recruitment

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recruitment

 [re-kro̳t´ment]
1. the gradual increase to a maximum in a reflex when a stimulus of unaltered intensity is prolonged.
2. in audiology, an abnormal increase in loudness caused by a very slight increase in sound intensity, as in meniere's disease.
Miller-Keane Encyclopedia and Dictionary of Medicine, Nursing, and Allied Health, Seventh Edition. © 2003 by Saunders, an imprint of Elsevier, Inc. All rights reserved.

re·cruit·ment

(rē-krūt'mĕnt),
1. In the testing of hearing, the abnormally greater increase in loudness in response to increments in intensity of the acoustic stimulus in an ear with a sensory hearing loss compared with that of a normal ear.
See also: irradiation (3).
2. In neurophysiology, the activation of additional neurons (spatial recruitment) or an increase in their firing rate (temporal recruitment).
See also: irradiation (3). Synonym(s): recruiting response
3. The adding of parallel channels of flow in any system.
[Fr. recrutement, fr. L. re-cresco, pp. -cretus, to grow again]
Farlex Partner Medical Dictionary © Farlex 2012

recruitment

(rĭ-kro͞ot′mənt)
n.
1. An abnormal disproportionate sensation of loudness to sounds of increasing intensity.
2. The activation of additional motor neurons in response to sustained stimulation of a given receptor or afferent nerve.
The American Heritage® Medical Dictionary Copyright © 2007, 2004 by Houghton Mifflin Company. Published by Houghton Mifflin Company. All rights reserved.

recruitment

Medtalk The process of finding a suitable candidate for a position Neurology An ↑ in number of active motor units involved in a neuromuscular response, resulting from the temporal or spatial summation of a stimulus or from an ↑ intensity of a stimulus
McGraw-Hill Concise Dictionary of Modern Medicine. © 2002 by The McGraw-Hill Companies, Inc.

re·cruit·ment

(rĕ-krūt'mĕnt)
1. audiology The unequal reaction of the ear to equal steps of increasing intensity, measured in decibels, with greater than normal increment in perceived loudness.
2. The bringing into activity of additional motor neurons, causing greater activity in response to increased duration of the stimulus applied to a given receptor or afferent nerve.
See also: irradiation
3. The adding of parallel channels of flow in any system.
[Fr. recrutement, fr. L. re-cresco, pp. -cretus, to grow again]
Medical Dictionary for the Health Professions and Nursing © Farlex 2012

recruitment

1. Activation of an increasing number of responsive cells as the size of the stimulus increases.
2. An unpleasant blasting sensation experienced by people with sensorineural deafness when exposed to loud noises.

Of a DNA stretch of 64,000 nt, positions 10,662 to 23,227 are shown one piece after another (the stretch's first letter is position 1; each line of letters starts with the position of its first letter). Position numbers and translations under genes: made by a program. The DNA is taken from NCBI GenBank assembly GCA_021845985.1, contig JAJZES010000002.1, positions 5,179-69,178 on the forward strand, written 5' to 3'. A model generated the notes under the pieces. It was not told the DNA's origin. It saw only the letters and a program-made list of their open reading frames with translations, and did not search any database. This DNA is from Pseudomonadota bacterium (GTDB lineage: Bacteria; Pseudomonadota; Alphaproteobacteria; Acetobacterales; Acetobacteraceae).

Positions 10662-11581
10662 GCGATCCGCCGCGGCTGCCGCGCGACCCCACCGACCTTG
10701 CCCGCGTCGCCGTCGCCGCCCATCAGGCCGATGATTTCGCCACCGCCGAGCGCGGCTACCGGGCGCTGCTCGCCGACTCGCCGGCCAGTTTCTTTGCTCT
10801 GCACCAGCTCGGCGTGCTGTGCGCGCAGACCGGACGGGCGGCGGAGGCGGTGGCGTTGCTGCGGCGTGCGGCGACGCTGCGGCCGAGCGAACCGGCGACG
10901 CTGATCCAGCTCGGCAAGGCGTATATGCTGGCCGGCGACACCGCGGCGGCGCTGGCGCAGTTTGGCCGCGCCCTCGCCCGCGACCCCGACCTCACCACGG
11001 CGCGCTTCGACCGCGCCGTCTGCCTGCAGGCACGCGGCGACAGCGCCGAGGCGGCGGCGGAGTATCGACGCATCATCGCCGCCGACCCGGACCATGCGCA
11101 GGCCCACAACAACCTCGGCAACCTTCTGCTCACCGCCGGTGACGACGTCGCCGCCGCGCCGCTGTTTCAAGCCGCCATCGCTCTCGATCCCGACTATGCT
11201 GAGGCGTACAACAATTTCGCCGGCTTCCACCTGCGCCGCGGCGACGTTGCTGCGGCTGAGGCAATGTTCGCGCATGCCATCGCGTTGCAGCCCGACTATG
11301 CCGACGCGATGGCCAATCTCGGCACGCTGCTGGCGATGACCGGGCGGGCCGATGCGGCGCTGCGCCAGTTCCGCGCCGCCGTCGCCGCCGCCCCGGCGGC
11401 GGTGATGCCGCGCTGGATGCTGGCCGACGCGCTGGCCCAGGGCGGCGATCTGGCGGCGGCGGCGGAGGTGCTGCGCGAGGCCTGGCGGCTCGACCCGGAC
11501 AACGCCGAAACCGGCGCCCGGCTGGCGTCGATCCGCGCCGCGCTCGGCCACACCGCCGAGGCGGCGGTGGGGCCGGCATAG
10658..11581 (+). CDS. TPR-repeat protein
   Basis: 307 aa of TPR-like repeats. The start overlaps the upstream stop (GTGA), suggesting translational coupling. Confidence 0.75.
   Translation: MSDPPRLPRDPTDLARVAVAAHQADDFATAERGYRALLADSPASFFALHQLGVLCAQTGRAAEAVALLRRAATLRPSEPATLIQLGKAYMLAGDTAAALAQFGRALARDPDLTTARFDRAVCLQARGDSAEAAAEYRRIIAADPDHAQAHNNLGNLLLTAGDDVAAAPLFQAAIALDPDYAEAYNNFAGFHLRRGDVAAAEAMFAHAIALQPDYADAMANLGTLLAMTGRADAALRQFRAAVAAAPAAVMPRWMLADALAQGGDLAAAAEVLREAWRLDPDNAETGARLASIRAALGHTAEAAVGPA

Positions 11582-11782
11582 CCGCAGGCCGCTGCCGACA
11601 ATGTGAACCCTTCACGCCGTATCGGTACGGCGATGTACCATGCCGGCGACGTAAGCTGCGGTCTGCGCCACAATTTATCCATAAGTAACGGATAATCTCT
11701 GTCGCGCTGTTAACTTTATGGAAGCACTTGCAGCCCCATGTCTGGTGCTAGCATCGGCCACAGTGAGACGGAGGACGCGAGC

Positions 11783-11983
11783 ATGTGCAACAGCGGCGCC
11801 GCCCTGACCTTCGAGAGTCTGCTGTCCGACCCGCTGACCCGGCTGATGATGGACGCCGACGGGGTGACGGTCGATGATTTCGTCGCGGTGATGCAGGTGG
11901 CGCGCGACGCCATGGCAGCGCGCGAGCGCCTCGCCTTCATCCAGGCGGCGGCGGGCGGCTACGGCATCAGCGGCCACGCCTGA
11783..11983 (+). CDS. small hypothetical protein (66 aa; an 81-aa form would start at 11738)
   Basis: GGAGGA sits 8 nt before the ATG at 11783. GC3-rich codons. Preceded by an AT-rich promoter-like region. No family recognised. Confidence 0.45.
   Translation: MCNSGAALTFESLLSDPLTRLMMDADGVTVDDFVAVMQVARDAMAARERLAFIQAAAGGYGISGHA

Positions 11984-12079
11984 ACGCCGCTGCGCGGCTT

Collins Dictionary of Medicine © Robert M. Youngson 2004, 2005
References in periodicals archive ?
Figure 1 shows the number of appropriate and inappropriate recruiting responses per 20-min session for each student, and Figure 2 show the mean number of appropriate and inappropriate recruiting responses for each student in each condition.
All four students appropriately recruited within the target range of three to five recruiting responses per session on 81 of the 106 self-recording and maintenance sessions.
Table 4 shows the percentage of recruiting responses that produced teacher praise in all phases of the study: Henry, 15 (63%) of 24 responses; Ellen, 24 (69%) of 36 responses; Lisa, 3 (38%) of 8 responses; and Pam, 10 (33%) of 30 responses.
TABLE 4 Percentage of Recruiting Responses That Produced Teacher Praise and Instructional Feedback Baseline Generalization Program Student Praise Instructional Praise Instructional Feedback Feedback Henry 0 (3) 100 71 (15) 100 Ellen 0 (1) 100 76 (25) 84 Lisa 0 (2) 50 50 (4) 50 Pam 17 (6) 43 43 (14) 86 Maintenance Student Praise Instructional Feedback Henry 67 (6) 100 Ellen 50 (10) 80 Lisa 50 (2) 100 Pam 30 (10) 60
Note: Percentage of recruiting responses that produced teacher praise and instructional feedback statements during independent seatwork sessions by Henry, Lisa, and Pam in a general education math classroom, and by Ellen in a general education social studies classroom.
Table 4 shows percentage of recruiting responses that produced instructional feedback.
Table 5 shows the mean rate per 10 min of recruiting responses and teacher praise and instructional feedback statements received during independent seatwork sessions by Henry, Lisa, and Pam in a general education social studies classroom.
Note: Mean rate per 10 min of recruiting responses emitted and teacher praise statements received during independent seat-work sessions by Henry, Lisa, and Pam in a general education social studies classroom.